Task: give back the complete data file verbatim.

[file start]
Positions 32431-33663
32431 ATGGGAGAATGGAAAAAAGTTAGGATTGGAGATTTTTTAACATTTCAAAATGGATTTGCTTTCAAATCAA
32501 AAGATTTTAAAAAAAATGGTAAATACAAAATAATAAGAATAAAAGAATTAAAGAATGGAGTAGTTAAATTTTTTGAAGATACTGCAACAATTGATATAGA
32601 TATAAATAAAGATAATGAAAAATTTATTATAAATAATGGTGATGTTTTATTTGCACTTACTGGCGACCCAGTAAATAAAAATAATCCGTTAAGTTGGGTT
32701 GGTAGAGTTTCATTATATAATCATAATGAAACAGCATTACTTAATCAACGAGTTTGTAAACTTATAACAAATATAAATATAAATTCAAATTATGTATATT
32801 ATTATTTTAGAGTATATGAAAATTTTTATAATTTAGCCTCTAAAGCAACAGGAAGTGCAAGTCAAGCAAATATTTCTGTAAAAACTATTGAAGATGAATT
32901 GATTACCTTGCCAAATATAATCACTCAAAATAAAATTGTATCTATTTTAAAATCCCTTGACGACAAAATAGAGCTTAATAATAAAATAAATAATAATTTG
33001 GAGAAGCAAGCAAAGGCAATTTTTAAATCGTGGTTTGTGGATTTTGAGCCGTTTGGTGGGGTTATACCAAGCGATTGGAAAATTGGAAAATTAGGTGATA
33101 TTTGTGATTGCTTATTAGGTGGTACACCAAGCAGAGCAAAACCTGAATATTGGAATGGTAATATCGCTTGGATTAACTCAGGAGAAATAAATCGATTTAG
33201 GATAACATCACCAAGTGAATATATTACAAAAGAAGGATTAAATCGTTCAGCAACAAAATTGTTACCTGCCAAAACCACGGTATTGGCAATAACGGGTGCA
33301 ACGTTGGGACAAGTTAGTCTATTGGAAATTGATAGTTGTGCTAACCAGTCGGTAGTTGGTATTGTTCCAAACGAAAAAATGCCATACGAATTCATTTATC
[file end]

Positions 32431-33663
32431 ATGGGAGAATGGAAAAAAGTTAGGATTGGAGATTTTTTAACATTTCAAAATGGATTTGCTTTCAAATCAA
32501 AAGATTTTAAAAAAAATGGTAAATACAAAATAATAAGAATAAAAGAATTAAAGAATGGAGTAGTTAAATTTTTTGAAGATACTGCAACAATTGATATAGA
32601 TATAAATAAAGATAATGAAAAATTTATTATAAATAATGGTGATGTTTTATTTGCACTTACTGGCGACCCAGTAAATAAAAATAATCCGTTAAGTTGGGTT
32701 GGTAGAGTTTCATTATATAATCATAATGAAACAGCATTACTTAATCAACGAGTTTGTAAACTTATAACAAATATAAATATAAATTCAAATTATGTATATT
32801 ATTATTTTAGAGTATATGAAAATTTTTATAATTTAGCCTCTAAAGCAACAGGAAGTGCAAGTCAAGCAAATATTTCTGTAAAAACTATTGAAGATGAATT
32901 GATTACCTTGCCAAATATAATCACTCAAAATAAAATTGTATCTATTTTAAAATCCCTTGACGACAAAATAGAGCTTAATAATAAAATAAATAATAATTTG
33001 GAGAAGCAAGCAAAGGCAATTTTTAAATCGTGGTTTGTGGATTTTGAGCCGTTTGGTGGGGTTATACCAAGCGATTGGAAAATTGGAAAATTAGGTGATA
33101 TTTGTGATTGCTTATTAGGTGGTACACCAAGCAGAGCAAAACCTGAATATTGGAATGGTAATATCGCTTGGATTAACTCAGGAGAAATAAATCGATTTAG
33201 GATAACATCACCAAGTGAATATATTACAAAAGAAGGATTAAATCGTTCAGCAACAAAATTGTTACCTGCCAAAACCACGGTATTGGCAATAACGGGTGCA
33301 ACGTTGGGACAAGTTAGTCTATTGGAAATTGATAGTTGTGCTAACCAGTCGGTAGTTGGTATTGTTCCAAACGAAAAAATGCCATACGAATTCATTTATC